Colvin was immediately hospitalized with a hole in his chest and a potential collapsed lung. He's going to be OK, but if that bat shard had caught him in the carotid artery...well, you do the math.
Enough's enough. Maple bats like the one Wellington Castillo swung have already been banned in the minor leagues because it's obvious to anyone who watches baseball that they're dangerous. They shatter in ways that the more-common ash bats don't, usually producing a heavy broken end, often with a sharp spearpoint.
And they shatter on "good" swings. Don't forget, Castillo doubled into the corner on the swing that impaled Colvin. A few days ago, Colorado's Carlos Gonzalez beat the Giants with a scorching triple into the gap--off a shattered maple bat.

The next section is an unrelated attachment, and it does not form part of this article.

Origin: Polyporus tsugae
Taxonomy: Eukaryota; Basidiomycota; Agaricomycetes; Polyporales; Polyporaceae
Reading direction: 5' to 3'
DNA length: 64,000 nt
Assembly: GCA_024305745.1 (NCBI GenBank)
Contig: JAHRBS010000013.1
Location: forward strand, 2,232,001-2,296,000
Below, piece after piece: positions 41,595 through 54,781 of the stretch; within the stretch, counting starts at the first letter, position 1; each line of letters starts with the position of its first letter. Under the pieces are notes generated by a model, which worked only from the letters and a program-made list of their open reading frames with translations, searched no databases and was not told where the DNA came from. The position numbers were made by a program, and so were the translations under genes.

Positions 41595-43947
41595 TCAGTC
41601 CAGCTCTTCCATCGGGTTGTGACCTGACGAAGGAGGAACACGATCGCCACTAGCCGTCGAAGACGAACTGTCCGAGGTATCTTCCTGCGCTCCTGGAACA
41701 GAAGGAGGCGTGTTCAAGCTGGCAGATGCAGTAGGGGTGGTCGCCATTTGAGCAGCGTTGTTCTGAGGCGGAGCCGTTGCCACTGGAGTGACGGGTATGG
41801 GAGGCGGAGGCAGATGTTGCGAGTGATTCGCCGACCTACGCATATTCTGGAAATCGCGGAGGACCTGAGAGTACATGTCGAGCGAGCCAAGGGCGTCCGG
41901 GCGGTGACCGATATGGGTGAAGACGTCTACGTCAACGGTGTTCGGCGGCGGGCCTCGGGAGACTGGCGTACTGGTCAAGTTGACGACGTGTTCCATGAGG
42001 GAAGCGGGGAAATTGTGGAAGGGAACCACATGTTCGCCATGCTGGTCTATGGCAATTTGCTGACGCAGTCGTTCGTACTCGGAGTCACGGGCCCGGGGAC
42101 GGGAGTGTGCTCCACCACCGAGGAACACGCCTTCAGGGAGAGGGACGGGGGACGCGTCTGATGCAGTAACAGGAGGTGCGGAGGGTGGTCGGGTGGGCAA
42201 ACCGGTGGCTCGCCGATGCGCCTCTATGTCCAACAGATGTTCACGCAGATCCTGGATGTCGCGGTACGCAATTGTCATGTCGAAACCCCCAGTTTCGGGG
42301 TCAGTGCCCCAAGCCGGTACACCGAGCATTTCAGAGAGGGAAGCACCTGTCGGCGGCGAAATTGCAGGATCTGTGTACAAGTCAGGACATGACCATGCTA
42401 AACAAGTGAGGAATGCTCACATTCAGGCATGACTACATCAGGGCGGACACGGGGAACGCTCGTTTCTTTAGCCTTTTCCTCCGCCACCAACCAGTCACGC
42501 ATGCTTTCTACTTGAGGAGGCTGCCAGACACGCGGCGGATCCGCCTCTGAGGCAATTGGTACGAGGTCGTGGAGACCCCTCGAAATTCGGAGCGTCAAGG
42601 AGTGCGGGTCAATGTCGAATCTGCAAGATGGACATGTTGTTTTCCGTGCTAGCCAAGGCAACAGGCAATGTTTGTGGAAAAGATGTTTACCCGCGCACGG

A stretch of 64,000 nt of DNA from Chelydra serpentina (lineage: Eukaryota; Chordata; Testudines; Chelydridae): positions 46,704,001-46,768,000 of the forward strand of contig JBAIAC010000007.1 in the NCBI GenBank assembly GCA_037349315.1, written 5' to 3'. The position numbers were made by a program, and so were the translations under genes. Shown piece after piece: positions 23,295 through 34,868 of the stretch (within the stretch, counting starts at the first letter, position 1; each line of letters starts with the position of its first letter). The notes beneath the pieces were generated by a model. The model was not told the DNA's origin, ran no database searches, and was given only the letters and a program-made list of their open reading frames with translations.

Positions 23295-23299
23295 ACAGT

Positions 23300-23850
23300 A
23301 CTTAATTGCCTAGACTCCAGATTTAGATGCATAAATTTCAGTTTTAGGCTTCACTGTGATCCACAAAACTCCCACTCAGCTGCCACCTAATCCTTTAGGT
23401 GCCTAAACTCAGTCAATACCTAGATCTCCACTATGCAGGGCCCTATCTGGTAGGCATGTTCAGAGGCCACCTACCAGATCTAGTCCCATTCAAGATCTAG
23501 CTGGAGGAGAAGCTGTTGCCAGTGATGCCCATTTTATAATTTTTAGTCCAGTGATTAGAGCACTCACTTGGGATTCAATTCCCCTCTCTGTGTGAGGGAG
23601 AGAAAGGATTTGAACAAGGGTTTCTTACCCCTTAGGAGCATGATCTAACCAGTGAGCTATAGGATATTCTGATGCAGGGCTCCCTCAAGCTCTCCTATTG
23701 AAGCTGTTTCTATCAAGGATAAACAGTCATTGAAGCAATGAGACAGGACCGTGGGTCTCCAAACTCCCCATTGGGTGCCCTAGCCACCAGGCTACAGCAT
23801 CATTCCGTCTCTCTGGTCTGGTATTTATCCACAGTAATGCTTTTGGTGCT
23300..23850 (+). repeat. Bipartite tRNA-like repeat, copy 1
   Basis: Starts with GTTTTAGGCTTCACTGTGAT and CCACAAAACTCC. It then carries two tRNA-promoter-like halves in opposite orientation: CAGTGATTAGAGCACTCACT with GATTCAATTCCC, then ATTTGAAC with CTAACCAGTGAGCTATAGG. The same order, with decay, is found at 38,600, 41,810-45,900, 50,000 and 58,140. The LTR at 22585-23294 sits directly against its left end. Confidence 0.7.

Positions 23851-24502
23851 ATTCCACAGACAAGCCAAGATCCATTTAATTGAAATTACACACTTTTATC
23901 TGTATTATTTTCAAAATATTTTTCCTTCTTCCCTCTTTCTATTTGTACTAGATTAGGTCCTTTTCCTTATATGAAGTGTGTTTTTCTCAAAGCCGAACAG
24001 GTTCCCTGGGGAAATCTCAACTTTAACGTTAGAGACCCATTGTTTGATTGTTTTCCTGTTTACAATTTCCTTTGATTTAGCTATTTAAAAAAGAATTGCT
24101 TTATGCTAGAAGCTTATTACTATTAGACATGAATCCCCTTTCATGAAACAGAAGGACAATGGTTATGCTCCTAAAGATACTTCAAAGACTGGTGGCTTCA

Almost two years ago, Major League Baseball and the players' union agreed on some stopgap "safety" measures regarding maple bats. Guess what? They don't work. The bats are still breaking. Watch a few games and you're likely to see a scary near-miss, to say nothing of what really did happen in Miami.
It's time for the ballplayers (who've dragged their heels on this because so many hitters think the maple bats give them an edge) to step up and demand that MLB ban the bats. Perhaps players like the Cubs' Jeff Baker will take the lead. “It’s just not worth it to me to use that kind of bat,” Baker told reporters after watching Colvin become a human dartboard. “I don’t want that on my conscience.”